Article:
There has been much philosophical debate about randomness. We should realize that we still don’t agree on an equally important question: what are probabilities? I distinguish between two dominant views:
- Determinism: There is no such thing as randomness. However, there are unpredictable events. If I throw a die, the result is predetermined, but unknowable to me. However, by symmetry arguments, I know that if I throw a fair die often enough, it will fall on any given side one time out of six. Probabilities are just abstractions: they are convenient mathematical artifacts that have no existence of their own.
- Indeterminism: Not only are some events unpredictable, they are truly random. Probabilities are first-class citizens of our universe.
Yet computers are overwhelmingly determinist1. Therefore probabilities are not first-class citizens in software. They are objectively unnecessary mathematical artifacts.
Is using unnecessary mathematical artifacts a good thing? It certainly looks good in a textbook, but it can have detrimental consequences:
- While mathematically convenient, probabilities can be harmful when solving problems. Here is my evidence: The famous Monty Hall problem has confused people for years because it asks us a probabilistic question. To recap the problem is as follows: behind one door out of three is a treasure. You pick a door. An agent picks one of the two remaining doors and tells you that there is no treasure behind it. Thus, two doors are left, the one you picked and the one nobody picked. Which is more likely to hide the treasure? Many people think that the two remaining doors are equally likely to hide the treasure. In fact, the door that you first picked has only a probability of 1/3 to hide the treasure, leaving 2/3 for the other door. Why are people confused? I don’t think it is a difficult puzzle. I believe that it is confusing only because we frame the problem in terms of probabilities. Let us revisit this problem from a determinist point of view. Instead of asking which is more likely to hide the treasure, let us ask a more practical question, free of the probabilistic point of view. With the above scenario, we repeat the experiments for every possible initial setup (all treasure locations). Then we ask which algorithm is best: keep the first door, or offer to switch to the second door. That is, you ask people to solve the problem without any use of probabilities. I believe that far more people would arrive at the right answer in this probability-free setup. It is a purely deterministic challenge. I claim that introducing probabilities is what makes it confusing.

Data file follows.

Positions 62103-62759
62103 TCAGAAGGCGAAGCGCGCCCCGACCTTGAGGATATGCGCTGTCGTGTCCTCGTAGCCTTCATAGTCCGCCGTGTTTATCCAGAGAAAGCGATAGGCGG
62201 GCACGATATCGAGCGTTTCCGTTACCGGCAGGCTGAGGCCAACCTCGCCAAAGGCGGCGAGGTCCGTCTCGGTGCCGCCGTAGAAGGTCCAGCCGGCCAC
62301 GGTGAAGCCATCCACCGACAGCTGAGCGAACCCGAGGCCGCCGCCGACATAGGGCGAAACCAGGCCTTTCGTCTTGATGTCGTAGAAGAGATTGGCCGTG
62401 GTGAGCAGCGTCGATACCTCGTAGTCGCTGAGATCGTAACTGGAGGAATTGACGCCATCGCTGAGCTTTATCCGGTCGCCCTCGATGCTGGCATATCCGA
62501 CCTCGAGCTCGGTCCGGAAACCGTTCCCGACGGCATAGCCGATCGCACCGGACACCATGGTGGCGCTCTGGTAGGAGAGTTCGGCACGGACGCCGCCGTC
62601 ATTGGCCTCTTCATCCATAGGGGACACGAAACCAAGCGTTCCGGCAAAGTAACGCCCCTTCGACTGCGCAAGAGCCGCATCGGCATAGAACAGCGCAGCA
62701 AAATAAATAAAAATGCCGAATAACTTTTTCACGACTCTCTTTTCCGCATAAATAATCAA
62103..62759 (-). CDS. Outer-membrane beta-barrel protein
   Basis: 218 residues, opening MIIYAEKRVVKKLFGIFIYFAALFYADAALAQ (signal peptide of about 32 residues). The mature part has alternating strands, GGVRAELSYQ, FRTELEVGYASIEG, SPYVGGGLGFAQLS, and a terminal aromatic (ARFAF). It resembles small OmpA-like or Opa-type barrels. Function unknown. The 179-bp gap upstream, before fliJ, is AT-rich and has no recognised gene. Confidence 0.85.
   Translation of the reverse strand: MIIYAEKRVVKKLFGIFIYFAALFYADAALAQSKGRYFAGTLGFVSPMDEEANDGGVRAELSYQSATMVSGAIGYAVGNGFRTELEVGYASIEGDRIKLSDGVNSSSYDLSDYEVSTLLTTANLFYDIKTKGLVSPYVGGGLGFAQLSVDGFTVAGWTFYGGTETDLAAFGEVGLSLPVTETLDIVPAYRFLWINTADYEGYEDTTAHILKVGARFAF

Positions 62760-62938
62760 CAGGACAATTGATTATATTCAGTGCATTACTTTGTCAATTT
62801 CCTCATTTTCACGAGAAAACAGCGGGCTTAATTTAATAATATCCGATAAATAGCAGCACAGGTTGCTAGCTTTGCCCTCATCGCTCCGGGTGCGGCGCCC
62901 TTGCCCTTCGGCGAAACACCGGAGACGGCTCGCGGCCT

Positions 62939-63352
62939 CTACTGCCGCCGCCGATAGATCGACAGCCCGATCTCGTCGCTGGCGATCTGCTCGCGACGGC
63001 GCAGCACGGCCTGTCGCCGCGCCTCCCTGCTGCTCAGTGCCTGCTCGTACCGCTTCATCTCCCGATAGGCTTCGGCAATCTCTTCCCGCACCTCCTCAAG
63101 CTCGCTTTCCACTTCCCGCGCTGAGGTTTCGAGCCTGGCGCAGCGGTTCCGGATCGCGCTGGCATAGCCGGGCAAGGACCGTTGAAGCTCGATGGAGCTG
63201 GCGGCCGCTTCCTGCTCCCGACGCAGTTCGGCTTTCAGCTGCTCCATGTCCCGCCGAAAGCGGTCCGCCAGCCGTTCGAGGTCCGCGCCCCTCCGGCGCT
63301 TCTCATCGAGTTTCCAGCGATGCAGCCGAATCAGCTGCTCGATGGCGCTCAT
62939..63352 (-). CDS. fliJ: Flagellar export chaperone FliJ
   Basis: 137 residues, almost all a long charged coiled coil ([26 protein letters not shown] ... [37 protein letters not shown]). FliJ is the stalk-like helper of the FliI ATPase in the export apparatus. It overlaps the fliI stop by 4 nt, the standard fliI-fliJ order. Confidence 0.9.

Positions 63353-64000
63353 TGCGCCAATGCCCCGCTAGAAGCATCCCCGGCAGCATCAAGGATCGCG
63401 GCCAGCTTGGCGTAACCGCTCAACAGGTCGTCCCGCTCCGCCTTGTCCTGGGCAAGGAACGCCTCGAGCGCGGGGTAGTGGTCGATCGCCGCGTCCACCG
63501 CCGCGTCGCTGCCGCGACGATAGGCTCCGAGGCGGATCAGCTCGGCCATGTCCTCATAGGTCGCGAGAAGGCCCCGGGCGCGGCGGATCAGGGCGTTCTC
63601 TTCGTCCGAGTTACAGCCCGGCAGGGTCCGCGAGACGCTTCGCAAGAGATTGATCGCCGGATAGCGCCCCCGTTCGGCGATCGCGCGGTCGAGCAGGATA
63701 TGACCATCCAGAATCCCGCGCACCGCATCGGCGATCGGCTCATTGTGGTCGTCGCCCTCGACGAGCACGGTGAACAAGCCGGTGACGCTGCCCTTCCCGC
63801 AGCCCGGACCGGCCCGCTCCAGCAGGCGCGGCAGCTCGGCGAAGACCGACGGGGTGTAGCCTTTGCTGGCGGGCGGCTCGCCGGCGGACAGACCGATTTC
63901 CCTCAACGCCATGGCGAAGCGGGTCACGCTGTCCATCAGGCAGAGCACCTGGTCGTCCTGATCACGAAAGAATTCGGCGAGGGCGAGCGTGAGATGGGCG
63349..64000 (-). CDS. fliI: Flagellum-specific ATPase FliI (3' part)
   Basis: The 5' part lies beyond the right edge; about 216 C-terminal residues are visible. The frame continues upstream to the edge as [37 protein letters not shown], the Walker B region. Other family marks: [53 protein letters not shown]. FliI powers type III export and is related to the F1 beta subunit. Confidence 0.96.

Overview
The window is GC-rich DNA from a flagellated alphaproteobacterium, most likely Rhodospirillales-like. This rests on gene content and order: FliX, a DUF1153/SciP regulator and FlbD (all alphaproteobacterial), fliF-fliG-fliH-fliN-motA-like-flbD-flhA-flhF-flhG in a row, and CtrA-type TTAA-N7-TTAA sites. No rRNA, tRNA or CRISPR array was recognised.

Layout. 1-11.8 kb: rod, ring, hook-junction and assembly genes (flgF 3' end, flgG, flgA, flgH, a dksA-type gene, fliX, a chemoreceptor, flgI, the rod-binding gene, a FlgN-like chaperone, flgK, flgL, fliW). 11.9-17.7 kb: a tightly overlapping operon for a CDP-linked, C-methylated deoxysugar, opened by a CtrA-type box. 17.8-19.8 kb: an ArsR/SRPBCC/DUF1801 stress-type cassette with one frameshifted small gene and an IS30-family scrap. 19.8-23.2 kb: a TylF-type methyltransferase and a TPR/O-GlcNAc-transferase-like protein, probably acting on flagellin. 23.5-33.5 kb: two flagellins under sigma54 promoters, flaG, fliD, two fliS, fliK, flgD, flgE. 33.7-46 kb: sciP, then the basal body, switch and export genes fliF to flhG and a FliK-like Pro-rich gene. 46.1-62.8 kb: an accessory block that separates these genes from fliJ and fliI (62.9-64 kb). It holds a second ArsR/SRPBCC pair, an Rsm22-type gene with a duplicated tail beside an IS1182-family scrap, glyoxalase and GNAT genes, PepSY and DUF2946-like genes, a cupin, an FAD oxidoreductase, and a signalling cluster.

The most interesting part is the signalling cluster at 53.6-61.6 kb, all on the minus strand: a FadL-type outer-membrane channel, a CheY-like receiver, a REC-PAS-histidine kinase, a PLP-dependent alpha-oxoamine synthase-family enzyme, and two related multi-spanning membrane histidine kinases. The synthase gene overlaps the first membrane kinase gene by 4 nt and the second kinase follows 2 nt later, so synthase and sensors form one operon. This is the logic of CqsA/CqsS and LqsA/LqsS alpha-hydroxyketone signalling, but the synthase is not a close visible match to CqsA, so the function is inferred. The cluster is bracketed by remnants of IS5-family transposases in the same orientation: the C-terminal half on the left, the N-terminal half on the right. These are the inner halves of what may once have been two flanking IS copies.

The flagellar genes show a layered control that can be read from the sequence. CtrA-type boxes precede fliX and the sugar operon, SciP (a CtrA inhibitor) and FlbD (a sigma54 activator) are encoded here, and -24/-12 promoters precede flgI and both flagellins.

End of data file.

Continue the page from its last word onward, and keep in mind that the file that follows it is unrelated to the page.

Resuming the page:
- We sacrifice connectedness for mathematical elegance. Most textbooks prove that hash tables have expected constant-time access when hashing is universal. But universality is a probabilistic property which assumes that your hash functions are picked at random from a family of hash functions. Very few computer languages or software libraries implement hashing in this manner. Hashing is overwhelmingly deterministic. Neither your hashing nor your data is random. It is a compelling and elegant analysis, but it is not a correct model for how hash tables work. Thus, textbooks provide the wrong explanation! The correct description of a hash table appears in the Java API documentation: “constant-time performance (…) assuming the hash function disperses the elements properly among the buckets.” See? No probabilities.
Disclosure: I am a recovering indeterminist. Many of my most recent research papers have quite a bit of probabilities in them. I have been teaching probabilities to struggling Computer Science students for years.
1 There are some possible exceptions: (1) quantum computers are considered indeterminist, (2) computers have sensors which measure random physical properties such as tiny temperature variations (3) some hardware faults could be considered purely random.